The high altitude route around Mt Taranaki
3-6 January 2008
There are several road ends from which access to the ‘Around The Mountain Circuit’ may be gained, but as we had a half day drive from Wellington, North Egmont was selected as it offered an interesting mid afternoon tramp to Holly Hut and secure car parking. After completing formalities at the North Egmont Visitors Centre we started our tramp in sunny conditions through wonderful bush on a very well maintained and graded track. We soon had our first encounter with steps, which are a feature of the park. Most of the steep to moderately steep sections have steps which seem to have minimized the potential damage of water erosion on the young and some what fragile volcanic soils. It seemed to take no time at all before we were able to enjoy our first views of Mt Taranaki. Mt Taranaki is a classic cone shaped andesite of the same rock type as Ruapehu and the other volcanoes of the Tongariro National Park, but the andesites of Taranaki are distinctive. Mt Taranaki is the youngest volcanic centre in an area of southward-moving volcanic hot spots which started about five million years ago at the now eroded Kaitake, then moved to Pouakai and finally to Taranaki, where eruptions first occurred about 150,000 years ago and most recently about 250 years ago. The mountain is surrounded by a ring plain comprising volcanic debris and material from lahars and avalanches. The ring plain has been deeply eroded and tramping around Mt Taranaki often involves sidling in and out of rather deep ravines which separate the radiating volcanic ridges.
The high altitude route tends to minimize the magnitude of the ravines.
The track from the visitors’ centre follows the Razorback to an altitude of about 1260 metres, when the track drops onto a gentle sidle which includes several striking features such as the columnar Dieffenbach cliffs and the Causeway, a spectacular erosion feature. Further on one can see chemical weathering forming the orange-coloured headwaters of Kokowai Stream, then the Boomerang slip, which was rather straightforward after a recent trip over the slips on the Penn Creek Track. Leatherwood is also found above the bush line on Mt Taranaki, but it is a different genus and species from the Tararua variety and lacks serrated leaf margins (Brachyglottis Elaeagnifolia). At 1240m, the Holly Hut Track is joined by the Kokowai Track, then sidles in and out of some rather gentle water courses before descent via a wooden staircase with good views of the eroded volcanic peaks of the Pouakai volcanic complex and the Ahukawakawa sphagnum moss swamp. The Holly Hut Track is joined at 980m by the Ahukawakawa Track which accesses the very popular Pouakai circuit. Holly Hut is reached after an unbridged crossing of Minarapa Stream and is an impressive structure which sleeps about 30 and has solar lighting and a wood burner, but no gas for cooking. It was a full house at the hut but we were all able to secure a bunk and enjoyed a comfortable night. A youth SAR party from Hamilton was enjoying an end-of-course six day tramp.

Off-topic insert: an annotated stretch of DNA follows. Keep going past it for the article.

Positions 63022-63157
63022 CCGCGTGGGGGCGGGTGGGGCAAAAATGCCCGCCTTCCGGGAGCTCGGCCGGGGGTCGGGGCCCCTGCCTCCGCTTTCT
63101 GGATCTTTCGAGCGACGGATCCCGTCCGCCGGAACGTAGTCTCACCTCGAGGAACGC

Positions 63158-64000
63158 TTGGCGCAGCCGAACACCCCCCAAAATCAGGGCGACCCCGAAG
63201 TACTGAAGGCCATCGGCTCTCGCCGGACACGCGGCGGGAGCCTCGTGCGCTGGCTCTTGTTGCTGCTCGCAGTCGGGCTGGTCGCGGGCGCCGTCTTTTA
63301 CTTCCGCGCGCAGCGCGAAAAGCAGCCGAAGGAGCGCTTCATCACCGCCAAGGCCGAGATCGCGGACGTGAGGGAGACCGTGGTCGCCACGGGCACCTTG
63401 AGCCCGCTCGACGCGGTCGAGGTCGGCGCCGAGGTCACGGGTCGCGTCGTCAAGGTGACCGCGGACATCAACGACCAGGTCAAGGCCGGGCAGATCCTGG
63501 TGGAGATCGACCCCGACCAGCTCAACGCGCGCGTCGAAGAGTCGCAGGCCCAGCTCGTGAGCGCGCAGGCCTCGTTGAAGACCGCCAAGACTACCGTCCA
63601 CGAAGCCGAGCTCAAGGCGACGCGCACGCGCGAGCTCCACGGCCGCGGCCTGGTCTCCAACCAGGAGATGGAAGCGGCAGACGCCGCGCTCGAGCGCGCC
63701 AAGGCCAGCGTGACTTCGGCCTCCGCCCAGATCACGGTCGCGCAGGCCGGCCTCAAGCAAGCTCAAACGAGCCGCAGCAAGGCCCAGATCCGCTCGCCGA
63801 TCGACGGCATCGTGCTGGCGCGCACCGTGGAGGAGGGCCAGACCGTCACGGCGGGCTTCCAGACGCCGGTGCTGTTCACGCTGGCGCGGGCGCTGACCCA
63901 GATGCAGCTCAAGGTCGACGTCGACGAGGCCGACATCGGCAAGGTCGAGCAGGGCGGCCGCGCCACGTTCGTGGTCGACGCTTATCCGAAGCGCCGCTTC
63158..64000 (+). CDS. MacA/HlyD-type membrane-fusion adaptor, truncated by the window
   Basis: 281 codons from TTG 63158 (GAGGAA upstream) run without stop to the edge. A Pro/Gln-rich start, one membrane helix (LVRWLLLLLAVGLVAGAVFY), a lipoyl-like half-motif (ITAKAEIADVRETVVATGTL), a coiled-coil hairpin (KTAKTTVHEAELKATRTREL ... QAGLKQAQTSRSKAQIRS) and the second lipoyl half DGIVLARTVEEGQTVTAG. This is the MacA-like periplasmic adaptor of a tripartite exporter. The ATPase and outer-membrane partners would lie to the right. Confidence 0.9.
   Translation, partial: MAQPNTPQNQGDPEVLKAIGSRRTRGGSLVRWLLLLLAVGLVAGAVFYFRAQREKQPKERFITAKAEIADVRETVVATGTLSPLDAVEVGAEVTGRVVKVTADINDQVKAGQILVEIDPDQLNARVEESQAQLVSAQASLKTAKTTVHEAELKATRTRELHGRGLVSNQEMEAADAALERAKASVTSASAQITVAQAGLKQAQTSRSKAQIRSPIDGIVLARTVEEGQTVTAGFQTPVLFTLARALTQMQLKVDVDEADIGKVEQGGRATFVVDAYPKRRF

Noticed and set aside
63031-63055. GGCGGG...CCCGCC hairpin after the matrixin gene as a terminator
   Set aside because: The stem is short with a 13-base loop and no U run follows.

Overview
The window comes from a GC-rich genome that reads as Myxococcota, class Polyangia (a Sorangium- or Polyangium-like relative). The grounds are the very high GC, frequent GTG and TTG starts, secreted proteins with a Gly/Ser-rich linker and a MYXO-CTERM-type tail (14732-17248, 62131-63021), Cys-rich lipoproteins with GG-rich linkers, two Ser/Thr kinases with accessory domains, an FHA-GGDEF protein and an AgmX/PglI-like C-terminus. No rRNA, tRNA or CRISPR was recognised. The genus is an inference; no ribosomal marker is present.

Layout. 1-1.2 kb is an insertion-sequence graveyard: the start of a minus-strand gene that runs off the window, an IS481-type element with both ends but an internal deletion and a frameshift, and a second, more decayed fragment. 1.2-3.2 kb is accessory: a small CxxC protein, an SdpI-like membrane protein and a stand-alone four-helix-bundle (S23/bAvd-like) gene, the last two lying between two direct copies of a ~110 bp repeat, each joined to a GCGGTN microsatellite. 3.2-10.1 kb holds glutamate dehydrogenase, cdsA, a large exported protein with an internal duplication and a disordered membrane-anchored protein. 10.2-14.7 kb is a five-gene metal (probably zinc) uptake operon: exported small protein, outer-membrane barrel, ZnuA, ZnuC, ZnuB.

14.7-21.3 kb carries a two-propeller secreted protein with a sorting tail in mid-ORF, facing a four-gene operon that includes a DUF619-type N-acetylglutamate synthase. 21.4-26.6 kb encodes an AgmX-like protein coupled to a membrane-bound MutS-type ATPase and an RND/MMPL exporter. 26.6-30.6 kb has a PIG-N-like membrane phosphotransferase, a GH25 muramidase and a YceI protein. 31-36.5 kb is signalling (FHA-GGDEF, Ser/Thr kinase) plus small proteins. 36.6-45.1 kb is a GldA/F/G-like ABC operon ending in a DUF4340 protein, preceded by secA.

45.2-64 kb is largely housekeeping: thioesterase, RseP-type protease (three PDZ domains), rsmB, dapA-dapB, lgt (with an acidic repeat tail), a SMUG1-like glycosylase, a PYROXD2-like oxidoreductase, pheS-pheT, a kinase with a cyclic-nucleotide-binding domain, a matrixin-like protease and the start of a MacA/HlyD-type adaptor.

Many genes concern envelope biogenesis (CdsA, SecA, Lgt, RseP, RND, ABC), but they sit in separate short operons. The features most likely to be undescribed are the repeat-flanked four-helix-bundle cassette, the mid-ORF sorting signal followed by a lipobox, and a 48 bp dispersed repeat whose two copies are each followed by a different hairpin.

The track from Holly Hut sidles around The Dome, as the high level to Kahui hut is closed due to very serious erosion. We did a side trip to Bells Falls and then continued along the Stony River Track, which during periods of heavy rain would pose a few problems judging by the size of the side streams and lack of bridges. It is joined by the Puniho Track after crossing two deeply eroded streams and climbs to about 960m then sidles to Kahui Hut.